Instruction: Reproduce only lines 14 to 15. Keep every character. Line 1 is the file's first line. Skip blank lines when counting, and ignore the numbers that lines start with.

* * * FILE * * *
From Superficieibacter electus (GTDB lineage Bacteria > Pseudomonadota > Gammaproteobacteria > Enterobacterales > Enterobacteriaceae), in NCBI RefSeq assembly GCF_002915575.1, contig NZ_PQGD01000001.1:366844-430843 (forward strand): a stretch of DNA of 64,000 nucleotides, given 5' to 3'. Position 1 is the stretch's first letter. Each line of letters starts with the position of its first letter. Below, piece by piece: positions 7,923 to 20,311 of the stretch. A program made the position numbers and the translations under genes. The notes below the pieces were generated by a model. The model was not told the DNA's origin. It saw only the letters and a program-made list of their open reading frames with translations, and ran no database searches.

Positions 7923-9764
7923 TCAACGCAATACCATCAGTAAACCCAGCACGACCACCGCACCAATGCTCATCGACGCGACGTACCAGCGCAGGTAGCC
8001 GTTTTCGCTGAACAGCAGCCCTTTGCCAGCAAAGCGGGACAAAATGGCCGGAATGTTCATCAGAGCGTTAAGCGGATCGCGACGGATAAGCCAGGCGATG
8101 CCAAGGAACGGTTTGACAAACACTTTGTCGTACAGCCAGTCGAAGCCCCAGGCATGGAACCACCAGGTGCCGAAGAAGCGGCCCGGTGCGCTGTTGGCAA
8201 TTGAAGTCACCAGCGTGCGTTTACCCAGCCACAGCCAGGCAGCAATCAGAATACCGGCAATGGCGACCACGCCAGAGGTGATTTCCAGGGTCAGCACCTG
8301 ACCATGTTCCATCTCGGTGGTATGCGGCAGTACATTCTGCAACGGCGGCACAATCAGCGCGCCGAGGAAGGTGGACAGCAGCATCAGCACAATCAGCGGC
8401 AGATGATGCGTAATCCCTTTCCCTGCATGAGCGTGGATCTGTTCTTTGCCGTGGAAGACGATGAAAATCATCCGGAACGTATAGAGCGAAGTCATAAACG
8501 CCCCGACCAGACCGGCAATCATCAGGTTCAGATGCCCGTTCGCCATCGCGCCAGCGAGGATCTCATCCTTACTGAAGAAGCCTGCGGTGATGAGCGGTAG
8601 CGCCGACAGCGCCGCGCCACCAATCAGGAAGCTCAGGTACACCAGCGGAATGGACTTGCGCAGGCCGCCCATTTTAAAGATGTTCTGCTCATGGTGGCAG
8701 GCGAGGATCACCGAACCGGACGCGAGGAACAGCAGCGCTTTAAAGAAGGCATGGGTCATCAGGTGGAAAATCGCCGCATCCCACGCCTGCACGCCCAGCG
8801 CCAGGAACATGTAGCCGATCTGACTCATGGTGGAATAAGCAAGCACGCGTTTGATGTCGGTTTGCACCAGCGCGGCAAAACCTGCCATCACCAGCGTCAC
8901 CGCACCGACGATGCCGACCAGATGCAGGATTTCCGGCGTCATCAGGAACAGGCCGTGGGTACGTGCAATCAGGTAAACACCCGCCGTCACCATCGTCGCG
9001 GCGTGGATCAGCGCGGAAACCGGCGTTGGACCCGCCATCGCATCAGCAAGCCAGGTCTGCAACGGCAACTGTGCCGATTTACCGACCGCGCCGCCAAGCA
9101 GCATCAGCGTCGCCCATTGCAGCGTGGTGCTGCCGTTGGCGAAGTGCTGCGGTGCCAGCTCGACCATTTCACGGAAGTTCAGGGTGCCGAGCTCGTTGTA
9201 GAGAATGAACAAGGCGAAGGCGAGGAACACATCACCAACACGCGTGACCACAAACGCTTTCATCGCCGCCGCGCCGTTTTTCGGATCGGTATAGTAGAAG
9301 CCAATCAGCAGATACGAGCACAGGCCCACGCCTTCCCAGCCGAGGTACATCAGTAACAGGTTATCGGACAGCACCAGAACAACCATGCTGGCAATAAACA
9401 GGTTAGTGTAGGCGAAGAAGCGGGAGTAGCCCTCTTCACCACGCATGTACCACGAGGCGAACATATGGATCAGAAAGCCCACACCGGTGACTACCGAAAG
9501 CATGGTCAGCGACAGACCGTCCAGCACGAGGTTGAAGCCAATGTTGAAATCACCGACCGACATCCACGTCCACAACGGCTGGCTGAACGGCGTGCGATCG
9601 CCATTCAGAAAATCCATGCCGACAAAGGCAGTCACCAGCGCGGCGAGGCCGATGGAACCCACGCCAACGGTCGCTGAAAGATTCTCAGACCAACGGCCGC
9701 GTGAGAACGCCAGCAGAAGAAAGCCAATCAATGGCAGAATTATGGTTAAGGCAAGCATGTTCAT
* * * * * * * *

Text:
9001 GCGTGGATCAGCGCGGAAACCGGCGTTGGACCCGCCATCGCATCAGCAAGCCAGGTCTGCAACGGCAACTGTGCCGATTTACCGACCGCGCCGCCAAGCA
9101 GCATCAGCGTCGCCCATTGCAGCGTGGTGCTGCCGTTGGCGAAGTGCTGCGGTGCCAGCTCGACCATTTCACGGAAGTTCAGGGTGCCGAGCTCGTTGTA